The youtube audience could make a couple different meanings for this video, but the most prevalent is probably created by those who dont believe there was a rational cause for launching a war on Afghanistan. Many believe it was a ‘war against oil’ and that the whole weapons of mass destruction thing was a hoax. So, upon watching the joking nature of the clips, it would be easy for one to draw that from it. I would argue that the intentions were otherwise, but the creators so clearly outlined “What soldiers really do in Iraq and Afghanistan” on the caption. Another meaning that could be taken would just be an overall funny, laid back outlook on what years of training and hard work amount to. They could not have had a nasty intention and just wanted to be funny, which is what many viewers probably took from it. So after viewing, people’s views on the negative aspects of the war were reinforced, or they just got a good laugh in general.

3. Kavoori says that “celebrity culture . . . takes practices, stories and plots from mainstream popular culture and reworks them . . . sometimes reanimating them , and on occasion subverting them” (27). How does your viral video take a “story”–some narrative that we all know– from popular culture and “reanimate” or “subvert” it? Explain how the re-telling of this story is an important element in causing the popularity of this video.

The whole video is basically a complete reanimation of what goes on in Military settings, something that we never really get a true look at. It is the sole important element behind the popularity of the video because it is all that is going on throughout the whole clip. The creators start almost every scene off with a serious setting, one that usually would show them completing their necessary task, and ended it with different funny actions that undermined the soldiers’ actions. Right away, when the soldier drop kicks the door and falls, you can tell where this video is going. The creativity was strong as there are dozens of different funny endings to these different situations. They did a great job of making the ‘actors’ appear to be serious right up until where it takes it’s comedic turn.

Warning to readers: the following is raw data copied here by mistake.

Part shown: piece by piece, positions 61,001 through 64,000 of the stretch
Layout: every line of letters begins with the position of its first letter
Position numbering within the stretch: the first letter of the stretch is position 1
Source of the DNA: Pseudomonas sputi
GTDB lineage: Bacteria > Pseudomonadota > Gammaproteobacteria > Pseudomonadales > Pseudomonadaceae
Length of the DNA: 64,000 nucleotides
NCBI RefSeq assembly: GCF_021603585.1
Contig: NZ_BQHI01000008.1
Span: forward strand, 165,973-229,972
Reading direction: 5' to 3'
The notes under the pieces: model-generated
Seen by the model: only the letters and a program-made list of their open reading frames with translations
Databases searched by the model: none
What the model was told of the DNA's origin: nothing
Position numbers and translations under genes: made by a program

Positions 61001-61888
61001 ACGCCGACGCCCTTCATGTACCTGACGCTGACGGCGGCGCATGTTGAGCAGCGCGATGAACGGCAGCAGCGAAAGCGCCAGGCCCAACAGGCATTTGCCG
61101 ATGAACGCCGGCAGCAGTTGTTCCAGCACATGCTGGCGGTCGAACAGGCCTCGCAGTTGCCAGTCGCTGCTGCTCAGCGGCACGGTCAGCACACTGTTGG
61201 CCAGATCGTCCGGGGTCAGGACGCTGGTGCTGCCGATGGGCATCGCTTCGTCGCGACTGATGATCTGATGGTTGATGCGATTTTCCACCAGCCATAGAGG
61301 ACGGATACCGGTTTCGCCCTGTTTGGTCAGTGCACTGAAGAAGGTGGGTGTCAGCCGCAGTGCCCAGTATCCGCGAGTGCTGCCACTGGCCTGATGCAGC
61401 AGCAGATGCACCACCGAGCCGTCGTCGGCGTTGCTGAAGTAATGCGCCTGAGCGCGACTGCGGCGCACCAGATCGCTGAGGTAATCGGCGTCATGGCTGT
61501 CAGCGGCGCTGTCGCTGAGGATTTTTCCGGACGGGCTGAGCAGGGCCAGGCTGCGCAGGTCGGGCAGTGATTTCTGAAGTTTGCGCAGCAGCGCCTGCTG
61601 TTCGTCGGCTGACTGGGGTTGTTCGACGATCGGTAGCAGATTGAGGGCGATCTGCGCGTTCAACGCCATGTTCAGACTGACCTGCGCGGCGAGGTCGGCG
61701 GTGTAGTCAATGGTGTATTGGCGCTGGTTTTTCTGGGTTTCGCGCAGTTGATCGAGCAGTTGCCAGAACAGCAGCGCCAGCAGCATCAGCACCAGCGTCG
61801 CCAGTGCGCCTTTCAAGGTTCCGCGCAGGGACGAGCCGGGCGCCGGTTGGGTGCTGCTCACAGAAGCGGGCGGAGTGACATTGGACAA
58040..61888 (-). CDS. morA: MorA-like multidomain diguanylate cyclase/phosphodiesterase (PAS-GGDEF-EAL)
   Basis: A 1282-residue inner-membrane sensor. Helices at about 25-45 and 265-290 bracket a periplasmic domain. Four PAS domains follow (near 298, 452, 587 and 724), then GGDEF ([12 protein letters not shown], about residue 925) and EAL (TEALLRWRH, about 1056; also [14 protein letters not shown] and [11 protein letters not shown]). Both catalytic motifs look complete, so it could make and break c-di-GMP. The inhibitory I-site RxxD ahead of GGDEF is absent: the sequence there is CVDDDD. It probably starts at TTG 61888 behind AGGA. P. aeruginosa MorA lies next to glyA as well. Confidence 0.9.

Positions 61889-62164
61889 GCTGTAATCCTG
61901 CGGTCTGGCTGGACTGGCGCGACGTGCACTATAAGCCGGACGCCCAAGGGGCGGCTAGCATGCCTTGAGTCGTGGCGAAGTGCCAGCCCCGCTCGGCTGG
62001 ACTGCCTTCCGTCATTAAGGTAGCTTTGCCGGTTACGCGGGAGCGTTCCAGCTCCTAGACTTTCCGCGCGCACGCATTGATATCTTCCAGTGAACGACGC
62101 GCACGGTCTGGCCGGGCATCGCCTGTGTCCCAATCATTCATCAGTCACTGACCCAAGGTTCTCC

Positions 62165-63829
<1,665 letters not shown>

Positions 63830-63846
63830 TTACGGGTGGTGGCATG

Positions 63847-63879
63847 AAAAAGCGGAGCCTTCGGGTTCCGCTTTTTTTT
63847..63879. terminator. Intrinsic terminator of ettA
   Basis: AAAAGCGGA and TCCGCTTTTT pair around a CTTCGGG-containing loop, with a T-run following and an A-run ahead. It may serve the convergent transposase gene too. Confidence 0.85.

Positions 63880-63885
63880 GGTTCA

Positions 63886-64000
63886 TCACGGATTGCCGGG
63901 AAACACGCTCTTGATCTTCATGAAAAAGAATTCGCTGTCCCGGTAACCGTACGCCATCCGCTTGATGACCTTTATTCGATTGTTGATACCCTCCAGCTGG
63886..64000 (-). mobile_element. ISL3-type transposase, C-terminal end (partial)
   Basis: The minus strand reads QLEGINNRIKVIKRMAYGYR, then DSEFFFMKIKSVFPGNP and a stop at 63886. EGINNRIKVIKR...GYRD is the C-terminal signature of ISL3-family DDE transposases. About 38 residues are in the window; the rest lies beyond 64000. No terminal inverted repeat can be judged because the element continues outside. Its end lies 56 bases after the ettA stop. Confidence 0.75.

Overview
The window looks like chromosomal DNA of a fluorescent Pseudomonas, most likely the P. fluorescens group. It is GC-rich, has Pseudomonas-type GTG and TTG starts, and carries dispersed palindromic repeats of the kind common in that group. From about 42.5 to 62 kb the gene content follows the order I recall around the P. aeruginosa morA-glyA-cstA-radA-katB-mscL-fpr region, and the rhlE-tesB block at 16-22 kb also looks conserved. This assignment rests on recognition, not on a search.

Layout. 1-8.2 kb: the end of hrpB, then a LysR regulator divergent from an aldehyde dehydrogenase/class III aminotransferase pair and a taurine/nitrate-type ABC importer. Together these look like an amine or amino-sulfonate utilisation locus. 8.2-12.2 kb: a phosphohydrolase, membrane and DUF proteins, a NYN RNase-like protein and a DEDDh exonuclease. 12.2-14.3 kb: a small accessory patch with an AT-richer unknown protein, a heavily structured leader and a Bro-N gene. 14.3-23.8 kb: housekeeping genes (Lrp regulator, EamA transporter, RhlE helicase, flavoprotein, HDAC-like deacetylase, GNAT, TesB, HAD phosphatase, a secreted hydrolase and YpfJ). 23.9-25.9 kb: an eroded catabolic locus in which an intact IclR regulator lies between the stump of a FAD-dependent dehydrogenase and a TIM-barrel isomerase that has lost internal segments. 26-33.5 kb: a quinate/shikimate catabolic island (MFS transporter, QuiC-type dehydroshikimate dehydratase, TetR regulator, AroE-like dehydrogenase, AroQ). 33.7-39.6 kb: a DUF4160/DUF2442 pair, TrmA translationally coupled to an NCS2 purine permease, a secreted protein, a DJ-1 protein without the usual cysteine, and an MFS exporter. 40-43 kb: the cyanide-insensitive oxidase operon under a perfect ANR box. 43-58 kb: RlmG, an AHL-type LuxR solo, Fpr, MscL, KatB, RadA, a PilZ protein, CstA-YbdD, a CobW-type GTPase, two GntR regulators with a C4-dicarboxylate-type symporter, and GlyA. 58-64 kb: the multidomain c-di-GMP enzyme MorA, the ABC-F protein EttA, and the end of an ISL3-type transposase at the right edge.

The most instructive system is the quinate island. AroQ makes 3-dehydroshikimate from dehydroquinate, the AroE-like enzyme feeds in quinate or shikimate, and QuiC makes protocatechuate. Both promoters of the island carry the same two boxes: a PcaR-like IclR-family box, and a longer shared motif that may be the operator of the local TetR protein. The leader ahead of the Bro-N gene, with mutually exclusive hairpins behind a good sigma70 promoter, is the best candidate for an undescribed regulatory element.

4. We now have three models to explain why and how videos on YouTube go viral: 1. disjunction between known and new discourses of icons of popular culture; 2. appropriation of the meaning of the video by changing it or reading it in a different light than that which was intended; and 3. reworking or subverting a “story” from popular culture. In some ways, these models have points where they overlap, but decide which of these models best explains why the video that you chose went viral, and tell us why.

Of the three models that have been discussed, the ‘reworking or subverting a story from popular culture’ explains best why this video went viral, and ended up being so popular. We have all seen plenty of films (or know of them) that show the serious, violent side of the Military. The comedic twist of the plot makes this video as susceptible to the mainstream audience as it has been. I mean, how often do you see Military personnel dancing to techno songs and stumbling around? I’de say never, which is what makes it great. Like I stated before, if it was just a normal Military type clip that we’ve all seen before it likely would not have been as interesting. The unusual lens of playing their actions off as a joke is the catchy part to the viral hit.